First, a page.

Listen dude... You made a blanket statement, that all cops are shit... I spent just short of 20 years in law enforcement. Have I ever falsified a report, or destroyed evidence? The answer would be a definitive NO. Are there bad cops? Sure. Just as there are bad doctors, salesmen and so on... But to say every one who wears a badge is shit, is just assinine. You clearly have personal issues with LEO's
Your "Word" vs. Reality — No Contest
(No, seriously, dude, don't try to make your own bad decisions other people's problem. And, yes, you're asserting a falsehood. Whether that constitutes a lie? Well, maybe you believe that whatever details you included or omitted from your reports were appropriate, but that's merely your opinion.)
So you're calling me a liar then?... No such thing as an honest cop right? Just isn't possible right? And BTW, I was Federal LEO... I'm sure that doesn't matter though... Still a lying piece of shit to you. I was Border Patrol. Probably makes me an even bigger piece of shit, in your eyes... What the fuck ever dude.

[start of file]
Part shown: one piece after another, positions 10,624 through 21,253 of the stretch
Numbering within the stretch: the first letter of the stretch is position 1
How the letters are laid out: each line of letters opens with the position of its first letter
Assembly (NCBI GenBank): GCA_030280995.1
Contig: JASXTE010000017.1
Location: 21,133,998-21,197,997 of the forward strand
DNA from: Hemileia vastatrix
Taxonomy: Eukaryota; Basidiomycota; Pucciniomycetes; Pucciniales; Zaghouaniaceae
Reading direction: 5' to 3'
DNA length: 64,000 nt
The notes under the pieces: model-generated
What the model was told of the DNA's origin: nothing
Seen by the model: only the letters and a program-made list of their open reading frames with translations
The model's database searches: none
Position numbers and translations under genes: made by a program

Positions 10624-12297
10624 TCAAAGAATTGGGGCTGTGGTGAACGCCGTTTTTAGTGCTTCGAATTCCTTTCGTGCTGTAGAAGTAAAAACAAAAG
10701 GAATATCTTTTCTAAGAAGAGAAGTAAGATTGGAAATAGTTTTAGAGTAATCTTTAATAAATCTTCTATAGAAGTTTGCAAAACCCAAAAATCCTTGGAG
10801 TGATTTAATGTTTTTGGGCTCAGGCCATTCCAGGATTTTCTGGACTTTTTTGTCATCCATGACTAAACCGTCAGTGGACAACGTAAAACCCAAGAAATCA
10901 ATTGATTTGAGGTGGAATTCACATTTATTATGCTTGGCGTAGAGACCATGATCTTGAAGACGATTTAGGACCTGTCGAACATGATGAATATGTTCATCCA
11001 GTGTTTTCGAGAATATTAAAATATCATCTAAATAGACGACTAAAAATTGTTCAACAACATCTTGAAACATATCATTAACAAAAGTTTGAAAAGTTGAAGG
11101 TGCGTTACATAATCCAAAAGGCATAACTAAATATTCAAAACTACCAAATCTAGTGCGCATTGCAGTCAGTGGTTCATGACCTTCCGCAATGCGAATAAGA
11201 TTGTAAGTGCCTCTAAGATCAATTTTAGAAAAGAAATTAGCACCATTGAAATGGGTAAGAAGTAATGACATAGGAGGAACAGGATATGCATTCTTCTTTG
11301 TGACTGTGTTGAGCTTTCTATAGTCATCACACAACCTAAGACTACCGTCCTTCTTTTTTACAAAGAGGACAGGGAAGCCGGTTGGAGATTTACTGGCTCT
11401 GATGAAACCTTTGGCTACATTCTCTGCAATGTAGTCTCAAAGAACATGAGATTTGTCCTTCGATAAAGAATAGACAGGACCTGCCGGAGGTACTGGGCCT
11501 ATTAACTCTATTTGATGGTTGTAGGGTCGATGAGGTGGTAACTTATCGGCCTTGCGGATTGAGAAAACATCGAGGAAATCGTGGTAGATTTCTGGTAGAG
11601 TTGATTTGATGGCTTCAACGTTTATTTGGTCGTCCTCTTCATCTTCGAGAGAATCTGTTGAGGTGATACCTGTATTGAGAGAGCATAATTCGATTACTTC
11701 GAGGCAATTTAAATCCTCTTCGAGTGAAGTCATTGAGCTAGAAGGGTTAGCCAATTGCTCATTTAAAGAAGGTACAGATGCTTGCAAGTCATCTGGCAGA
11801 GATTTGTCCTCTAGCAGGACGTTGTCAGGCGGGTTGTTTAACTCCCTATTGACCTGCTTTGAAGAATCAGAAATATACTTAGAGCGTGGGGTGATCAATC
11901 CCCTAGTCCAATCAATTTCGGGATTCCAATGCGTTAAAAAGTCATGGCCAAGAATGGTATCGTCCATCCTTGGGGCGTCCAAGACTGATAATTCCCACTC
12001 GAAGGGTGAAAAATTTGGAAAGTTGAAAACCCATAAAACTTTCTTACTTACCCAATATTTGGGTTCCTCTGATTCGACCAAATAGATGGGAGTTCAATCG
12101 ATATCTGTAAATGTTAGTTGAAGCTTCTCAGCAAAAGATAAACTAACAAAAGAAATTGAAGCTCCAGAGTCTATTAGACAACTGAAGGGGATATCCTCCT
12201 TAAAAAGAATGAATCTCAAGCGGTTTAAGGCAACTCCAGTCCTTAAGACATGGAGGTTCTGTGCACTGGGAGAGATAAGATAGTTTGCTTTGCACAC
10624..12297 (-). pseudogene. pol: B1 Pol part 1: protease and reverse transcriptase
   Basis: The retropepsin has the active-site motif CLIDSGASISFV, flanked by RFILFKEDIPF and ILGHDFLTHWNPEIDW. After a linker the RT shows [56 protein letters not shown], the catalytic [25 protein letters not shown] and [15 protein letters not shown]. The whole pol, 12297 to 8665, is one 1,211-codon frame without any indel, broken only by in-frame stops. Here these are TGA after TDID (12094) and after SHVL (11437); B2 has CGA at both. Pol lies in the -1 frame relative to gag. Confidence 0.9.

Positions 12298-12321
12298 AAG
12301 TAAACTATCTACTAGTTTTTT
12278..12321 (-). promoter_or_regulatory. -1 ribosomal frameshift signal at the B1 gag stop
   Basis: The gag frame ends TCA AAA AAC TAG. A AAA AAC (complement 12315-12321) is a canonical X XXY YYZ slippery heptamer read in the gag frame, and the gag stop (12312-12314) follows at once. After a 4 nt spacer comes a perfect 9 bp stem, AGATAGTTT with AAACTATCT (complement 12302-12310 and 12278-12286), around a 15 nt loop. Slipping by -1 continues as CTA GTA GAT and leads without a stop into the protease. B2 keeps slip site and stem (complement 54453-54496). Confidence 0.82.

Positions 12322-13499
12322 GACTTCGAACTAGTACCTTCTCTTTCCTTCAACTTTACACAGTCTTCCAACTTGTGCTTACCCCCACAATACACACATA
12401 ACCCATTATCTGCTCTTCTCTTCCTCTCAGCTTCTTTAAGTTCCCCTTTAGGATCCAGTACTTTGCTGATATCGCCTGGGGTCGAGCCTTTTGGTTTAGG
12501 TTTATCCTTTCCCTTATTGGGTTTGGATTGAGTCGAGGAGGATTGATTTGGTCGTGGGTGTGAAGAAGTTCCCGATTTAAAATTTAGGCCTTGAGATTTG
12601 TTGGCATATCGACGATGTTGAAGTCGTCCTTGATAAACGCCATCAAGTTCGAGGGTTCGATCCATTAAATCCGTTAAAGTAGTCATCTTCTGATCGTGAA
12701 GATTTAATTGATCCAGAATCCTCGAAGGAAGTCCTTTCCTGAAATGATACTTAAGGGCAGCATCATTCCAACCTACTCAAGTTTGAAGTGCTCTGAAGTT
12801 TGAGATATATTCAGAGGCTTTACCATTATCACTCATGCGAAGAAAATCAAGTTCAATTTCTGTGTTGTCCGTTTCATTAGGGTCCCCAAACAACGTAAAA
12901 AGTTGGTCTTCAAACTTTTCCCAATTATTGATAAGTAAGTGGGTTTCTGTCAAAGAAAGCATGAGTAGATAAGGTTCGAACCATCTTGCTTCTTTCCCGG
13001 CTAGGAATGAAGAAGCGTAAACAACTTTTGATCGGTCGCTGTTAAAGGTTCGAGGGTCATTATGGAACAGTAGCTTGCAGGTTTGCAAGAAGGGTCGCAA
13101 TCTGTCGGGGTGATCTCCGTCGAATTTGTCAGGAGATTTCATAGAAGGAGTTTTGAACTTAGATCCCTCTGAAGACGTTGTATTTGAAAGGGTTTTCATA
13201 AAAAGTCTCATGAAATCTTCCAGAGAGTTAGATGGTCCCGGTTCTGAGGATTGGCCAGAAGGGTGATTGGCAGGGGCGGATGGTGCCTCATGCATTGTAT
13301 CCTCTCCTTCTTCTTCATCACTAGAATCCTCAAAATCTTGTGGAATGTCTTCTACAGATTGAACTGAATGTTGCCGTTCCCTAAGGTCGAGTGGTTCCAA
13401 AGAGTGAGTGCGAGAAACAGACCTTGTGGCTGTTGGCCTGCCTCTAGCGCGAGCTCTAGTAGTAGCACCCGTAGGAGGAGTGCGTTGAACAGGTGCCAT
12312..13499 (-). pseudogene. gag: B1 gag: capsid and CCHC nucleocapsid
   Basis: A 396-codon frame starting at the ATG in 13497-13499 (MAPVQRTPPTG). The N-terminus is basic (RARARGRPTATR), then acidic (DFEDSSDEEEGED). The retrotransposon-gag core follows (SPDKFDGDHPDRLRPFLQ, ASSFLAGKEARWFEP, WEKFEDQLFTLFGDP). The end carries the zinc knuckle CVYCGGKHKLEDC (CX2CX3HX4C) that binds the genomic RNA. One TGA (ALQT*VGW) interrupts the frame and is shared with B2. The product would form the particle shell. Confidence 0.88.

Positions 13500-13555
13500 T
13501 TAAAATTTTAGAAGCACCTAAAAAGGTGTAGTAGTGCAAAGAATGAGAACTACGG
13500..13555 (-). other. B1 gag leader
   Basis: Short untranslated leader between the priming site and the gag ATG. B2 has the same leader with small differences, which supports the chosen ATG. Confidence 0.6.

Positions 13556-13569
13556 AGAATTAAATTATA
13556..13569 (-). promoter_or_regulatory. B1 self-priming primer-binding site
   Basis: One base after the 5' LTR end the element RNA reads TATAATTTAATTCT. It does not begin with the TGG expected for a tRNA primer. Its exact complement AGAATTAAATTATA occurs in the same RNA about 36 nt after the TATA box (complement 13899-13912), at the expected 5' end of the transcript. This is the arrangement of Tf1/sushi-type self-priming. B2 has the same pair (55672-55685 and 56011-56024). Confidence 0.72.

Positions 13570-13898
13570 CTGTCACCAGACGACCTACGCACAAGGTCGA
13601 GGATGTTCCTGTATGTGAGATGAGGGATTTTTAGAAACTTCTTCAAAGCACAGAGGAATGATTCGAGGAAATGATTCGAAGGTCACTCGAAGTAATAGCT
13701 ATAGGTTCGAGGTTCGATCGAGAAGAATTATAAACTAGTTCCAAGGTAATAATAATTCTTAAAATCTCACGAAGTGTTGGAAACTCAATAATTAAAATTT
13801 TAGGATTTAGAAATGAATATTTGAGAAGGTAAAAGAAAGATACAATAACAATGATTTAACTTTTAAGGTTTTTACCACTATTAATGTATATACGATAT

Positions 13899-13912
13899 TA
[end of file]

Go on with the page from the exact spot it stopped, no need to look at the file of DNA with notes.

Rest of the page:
Bad Boys, Bad Boys, Whatcha Gonna Do? Whatcha Gonna Do When They Know 'Bout You?
You're just like every other cop who faces that question. They won't make an affirmative assertion of their honesty, because they know they're lying. So they just get angry and say, "What the fuck ever, dude".
Nothing new, here.
You know, it is one thing when cops can admit to the corruption they experienced on the force. But even then, ninety percent will make excuses.
But there really is no redemption for those who simply won't admit to the reality of how things go in our society.
For instance, we might find someone who says, "The cops lied!" and perhaps on this occasion he might be right.
What about the next time?
Sure, the same guy says, "The cops lied!"
What if it's true?